Yevgeniy Feyman has one hit and one miss in his post about why U. S. healthcare is so expensive. Here’s his hit:
The verdict on U.S. spending is that it’s generally driven by price increases rather than volume. A 2013 report from the Health Care Cost Institute found that in 2012 “[t]he relatively slow growth of utilization compared to intensity-adjusted prices for inpatient, outpatient, and professional procedure services, reflects the ongoing trend in price growth outpacing service use.” Realizing that American prices for health care are responsible for high levels of health care spending (across the entire distribution), usually leads to one simple proposal – price controls.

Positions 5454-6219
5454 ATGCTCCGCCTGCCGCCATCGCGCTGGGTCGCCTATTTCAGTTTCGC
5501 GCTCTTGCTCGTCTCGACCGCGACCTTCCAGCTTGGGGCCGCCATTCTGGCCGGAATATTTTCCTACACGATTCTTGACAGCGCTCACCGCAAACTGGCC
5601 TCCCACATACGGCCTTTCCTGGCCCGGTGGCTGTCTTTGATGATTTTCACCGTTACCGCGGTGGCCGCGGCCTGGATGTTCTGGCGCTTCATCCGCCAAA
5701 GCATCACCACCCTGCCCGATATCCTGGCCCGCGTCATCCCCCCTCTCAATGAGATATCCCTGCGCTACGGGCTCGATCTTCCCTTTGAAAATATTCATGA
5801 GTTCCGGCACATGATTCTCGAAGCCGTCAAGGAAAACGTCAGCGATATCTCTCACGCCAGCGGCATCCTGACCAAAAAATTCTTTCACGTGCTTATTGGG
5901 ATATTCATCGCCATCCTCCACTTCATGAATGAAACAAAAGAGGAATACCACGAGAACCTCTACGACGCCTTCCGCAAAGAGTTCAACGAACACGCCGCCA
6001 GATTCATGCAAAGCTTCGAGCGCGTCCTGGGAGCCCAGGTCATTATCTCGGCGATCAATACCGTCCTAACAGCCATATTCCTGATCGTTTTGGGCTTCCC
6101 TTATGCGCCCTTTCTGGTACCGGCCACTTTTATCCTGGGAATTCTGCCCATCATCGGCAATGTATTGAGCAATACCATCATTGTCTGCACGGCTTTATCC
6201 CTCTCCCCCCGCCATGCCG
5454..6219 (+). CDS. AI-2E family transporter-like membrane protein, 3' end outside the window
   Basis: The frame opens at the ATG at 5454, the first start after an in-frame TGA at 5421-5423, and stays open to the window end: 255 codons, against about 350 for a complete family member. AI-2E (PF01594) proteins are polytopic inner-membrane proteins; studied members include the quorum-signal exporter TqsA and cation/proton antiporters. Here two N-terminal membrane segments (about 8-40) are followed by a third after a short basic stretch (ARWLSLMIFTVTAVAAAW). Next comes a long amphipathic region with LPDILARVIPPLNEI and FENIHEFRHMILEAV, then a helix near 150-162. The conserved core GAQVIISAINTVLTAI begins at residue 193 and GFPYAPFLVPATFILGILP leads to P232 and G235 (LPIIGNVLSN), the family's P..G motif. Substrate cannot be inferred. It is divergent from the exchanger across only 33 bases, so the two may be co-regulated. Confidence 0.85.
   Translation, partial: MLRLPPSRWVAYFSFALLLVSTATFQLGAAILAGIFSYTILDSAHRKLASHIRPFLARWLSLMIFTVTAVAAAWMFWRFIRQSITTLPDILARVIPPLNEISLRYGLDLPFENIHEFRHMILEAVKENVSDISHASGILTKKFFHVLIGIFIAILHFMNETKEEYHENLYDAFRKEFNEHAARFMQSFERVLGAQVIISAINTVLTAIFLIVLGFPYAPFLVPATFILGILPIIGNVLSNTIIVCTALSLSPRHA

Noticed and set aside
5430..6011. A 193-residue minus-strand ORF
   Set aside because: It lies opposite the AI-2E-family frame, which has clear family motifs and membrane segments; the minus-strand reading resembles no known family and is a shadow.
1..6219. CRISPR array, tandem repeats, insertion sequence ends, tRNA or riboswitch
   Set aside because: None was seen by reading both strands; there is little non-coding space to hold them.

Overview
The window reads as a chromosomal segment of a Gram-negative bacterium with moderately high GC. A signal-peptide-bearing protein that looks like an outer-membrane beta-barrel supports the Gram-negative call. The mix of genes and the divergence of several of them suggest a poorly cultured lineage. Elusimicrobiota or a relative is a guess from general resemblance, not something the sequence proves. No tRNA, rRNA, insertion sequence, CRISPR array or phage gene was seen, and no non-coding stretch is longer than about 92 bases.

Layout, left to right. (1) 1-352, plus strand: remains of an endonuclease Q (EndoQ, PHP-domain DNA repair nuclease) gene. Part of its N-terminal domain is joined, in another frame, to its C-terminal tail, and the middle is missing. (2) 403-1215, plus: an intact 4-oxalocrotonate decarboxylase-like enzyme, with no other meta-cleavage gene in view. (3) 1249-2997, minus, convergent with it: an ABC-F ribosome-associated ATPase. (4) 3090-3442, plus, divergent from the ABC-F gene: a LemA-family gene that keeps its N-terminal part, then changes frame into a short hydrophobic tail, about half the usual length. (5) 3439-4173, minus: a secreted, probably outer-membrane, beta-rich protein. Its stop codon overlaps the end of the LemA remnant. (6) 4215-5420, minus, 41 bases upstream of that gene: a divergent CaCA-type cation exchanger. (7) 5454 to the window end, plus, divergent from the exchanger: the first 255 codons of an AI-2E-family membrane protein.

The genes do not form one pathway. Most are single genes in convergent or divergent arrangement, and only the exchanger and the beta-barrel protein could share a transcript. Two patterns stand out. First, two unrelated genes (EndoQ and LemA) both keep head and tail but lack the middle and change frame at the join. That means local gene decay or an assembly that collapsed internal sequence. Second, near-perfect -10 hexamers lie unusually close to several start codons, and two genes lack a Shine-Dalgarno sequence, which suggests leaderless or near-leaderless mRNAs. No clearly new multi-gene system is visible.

Actually, there’s a miss hidden within his hit. Price controls alone won’t cure our healthcare system. Since much of the demand for healthcare in the U. S. and, presumably, elsewhere is physician-induced, that’s got to be brought under control as well since even if prices are controlled spending (and compensation) can be made to rise by prescribing more treatment. Any approach to solving the actual problem we have requires changing incentives.
The bigger miss is his assumption (to be fleshed out in the second part of his series) that costs can be reduced by the application of new treatments and technology. See the preceding paragraph.